Hi everyone! Long time no see. Sorry for being MIA. I have been a bit busy with finishing the Threepenny Opera tour, which was epic, and diving headlong back into the world of Phd candidate life. The kick off to this was attending a talk given by a queer theorist named Jasbir Puar who is about to publish a book that, according to her website, “takes up questions of disability in the context of theories of bodily assemblages that trouble intersectional identity frames.” …I have to be honest, even after her talk which I found extremely interesting and engaging, I’m still not completely sure I know what that means.

Intersectionality is defined by google as “the study of intersections between different disenfranchised groups or groups of minorities; specifically, the study of the interactions of multiple systems of oppression or discrimination.” As far as I am aware, it also relates to the interactions of identity within individuals, or communities of people. For example, I am blind. I am a woman. I am 31. I am American. I am a performer. I am a daughter. etc. Each one of these statements denotes an identity that sets up a normative set of expectations that are often based in stereotypes, i.e. stating that I am a woman might lead people to assume I’m a good cook (not true) and that I don’t know anything about football (true). Being American might lead people to assume that I’m loud (true) and fat (not true). Regardless, all of these identities come together to make me, Amelia, the person who is writing this blog right now. Furthermore, these identities are fluid and constantly changing. What it means to be any of these labels at any point will constantly shift depending on (to name a few things) where I am, who I’m interacting with and how I am feeling within myself at any moment. I can also change the wording to denote slightly different normative constructs. For example, instead of saying “blind” I could say “disabled” or “visually impaired”. All three are true, but can mean different things. Instead of saying “American” I could say “foreign” (when I’m in London anyway). Again, both are true, but can mean different things.

In her talk, Puar read sections of one of the chapters in her new book. In this chapter, she discusses the relationship between transgender and crip/disabled identity. This in itself is very interesting, and is one of my favorite things about queer theory taking on disability as a subject of study. The majority of disability studies, when looking at the term in a general sense, seems to focus on physical/visual disability. Of course, Puar was not saying that being transgender is a disability. In fact, she was clear to point out that most who identify as trans fight the impairment model, despite various laws and regulations that try to classify trans in this way (i.e. saying someone has “gender dysphoria” which is classified as a mental illness).

I know very little about trans identities, and am therefore not going to get too into that topic at this point as I will almost definitely stick my foot in my mouth if I do. What I will say though is that Puar discussed more than once the discrimination that both disabled and trans people face, and that people who identify with more than one minority culture (i.e. black trans, or gay, woman, wheelchair user) tend to be victim to more discrimination. They also make up less of the visible, identifiable people within these minorities. And, of course, it’s true. I mean, I know a few people who fit these intersectional minorities, such as a black, blind, gay, drag queen… but he’s just one person. And how visible is he, really? How much more crap does he have to deal with than the white, blind, hetero drag queens? (I know one of those too) And where is the representation of all of these queer/crip/race/gender identities in performance and the media?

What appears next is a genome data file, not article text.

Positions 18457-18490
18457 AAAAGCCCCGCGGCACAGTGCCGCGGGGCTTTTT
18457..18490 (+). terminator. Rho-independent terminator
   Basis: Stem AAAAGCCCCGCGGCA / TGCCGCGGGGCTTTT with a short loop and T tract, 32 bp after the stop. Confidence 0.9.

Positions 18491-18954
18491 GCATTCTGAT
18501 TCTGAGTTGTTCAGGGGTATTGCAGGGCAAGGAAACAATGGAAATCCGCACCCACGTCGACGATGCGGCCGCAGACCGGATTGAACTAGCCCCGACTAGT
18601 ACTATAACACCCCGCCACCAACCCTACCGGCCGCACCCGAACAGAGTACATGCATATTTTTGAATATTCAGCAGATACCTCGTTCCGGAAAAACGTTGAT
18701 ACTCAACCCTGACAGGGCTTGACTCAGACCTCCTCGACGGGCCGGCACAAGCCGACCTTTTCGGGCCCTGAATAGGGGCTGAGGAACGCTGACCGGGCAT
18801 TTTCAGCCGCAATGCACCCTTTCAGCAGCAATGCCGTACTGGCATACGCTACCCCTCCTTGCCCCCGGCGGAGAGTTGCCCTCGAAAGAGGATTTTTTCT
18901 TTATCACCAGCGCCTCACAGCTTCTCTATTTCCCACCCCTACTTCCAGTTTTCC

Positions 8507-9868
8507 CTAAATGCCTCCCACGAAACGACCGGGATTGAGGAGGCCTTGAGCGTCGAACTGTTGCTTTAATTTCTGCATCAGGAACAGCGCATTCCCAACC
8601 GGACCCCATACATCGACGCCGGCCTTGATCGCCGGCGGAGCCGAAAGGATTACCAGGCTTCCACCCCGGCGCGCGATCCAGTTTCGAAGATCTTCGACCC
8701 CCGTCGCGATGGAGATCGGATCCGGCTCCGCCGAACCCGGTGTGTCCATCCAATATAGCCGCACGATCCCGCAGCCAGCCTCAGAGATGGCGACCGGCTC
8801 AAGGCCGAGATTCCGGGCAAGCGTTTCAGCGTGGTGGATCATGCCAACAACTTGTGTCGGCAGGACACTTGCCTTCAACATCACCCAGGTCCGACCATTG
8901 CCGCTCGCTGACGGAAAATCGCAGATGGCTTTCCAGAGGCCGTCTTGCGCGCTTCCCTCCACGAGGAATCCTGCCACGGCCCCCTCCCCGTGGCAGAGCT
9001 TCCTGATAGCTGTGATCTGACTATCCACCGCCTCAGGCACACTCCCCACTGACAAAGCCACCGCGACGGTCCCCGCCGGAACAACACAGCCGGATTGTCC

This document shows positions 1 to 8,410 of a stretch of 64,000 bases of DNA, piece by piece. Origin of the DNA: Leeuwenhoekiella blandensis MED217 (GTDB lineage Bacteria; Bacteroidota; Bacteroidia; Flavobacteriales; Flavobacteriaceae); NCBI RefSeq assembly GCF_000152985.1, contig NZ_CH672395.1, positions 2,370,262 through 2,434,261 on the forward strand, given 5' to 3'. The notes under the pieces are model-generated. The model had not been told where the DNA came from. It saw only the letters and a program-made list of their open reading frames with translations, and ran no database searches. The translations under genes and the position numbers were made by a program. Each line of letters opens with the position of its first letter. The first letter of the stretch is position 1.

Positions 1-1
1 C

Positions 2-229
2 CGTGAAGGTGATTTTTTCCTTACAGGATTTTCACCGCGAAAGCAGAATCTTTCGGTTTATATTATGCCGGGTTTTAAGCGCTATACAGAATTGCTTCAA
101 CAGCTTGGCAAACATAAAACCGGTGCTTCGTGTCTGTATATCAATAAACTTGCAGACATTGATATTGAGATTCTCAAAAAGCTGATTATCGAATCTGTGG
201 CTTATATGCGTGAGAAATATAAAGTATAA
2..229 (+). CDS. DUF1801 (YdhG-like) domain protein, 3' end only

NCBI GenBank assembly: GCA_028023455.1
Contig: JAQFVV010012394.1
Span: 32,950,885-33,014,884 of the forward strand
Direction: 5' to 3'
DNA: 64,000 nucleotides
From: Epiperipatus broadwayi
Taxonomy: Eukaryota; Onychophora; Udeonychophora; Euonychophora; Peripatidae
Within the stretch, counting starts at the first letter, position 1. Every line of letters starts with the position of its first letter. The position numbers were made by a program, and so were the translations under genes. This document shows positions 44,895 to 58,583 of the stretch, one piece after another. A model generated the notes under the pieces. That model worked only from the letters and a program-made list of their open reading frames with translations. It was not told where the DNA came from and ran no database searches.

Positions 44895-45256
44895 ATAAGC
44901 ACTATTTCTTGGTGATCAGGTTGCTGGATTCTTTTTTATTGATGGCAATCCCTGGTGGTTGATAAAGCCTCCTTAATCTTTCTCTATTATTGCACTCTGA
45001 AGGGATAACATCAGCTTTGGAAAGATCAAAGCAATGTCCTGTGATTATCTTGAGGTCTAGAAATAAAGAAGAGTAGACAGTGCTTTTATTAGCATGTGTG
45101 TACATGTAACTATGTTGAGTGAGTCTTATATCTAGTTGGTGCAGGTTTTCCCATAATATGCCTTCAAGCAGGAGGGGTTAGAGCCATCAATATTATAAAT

I ask this question not as a criticism necessarily, but as a genuine, worried question. It almost definitely speaks to a bigger problem. For example, in my MA, there were 30 of us, most of whom were white, and identified as non-disabled and heterosexual. Each and every one of those people were lovely, talented and had worked their asses off to be in that degree, and to do all of the successful things they have done since. I have since then had many discussions with people who work in theatrical institutions and universities, directors, casting directors and other actors about why there is almost no representation of disability in drama schools, on tv and in movies and on stage. Again, I can’t speak for other minority cultures, but I know that the general stance from the disabled contingent is that chances are not given to disabled people. The doors are not open (or maybe they are, but the building isn’t accessible), which makes it very difficult to get inside. Is that even more so the case with people who are, say muslim and disabled? Queer and disabled? And if so, why? If intersectionality is really about embracing all identities, particularly the ones that sit outside of normative social constructs, how the hell does that get started, really? Why is it taking so long?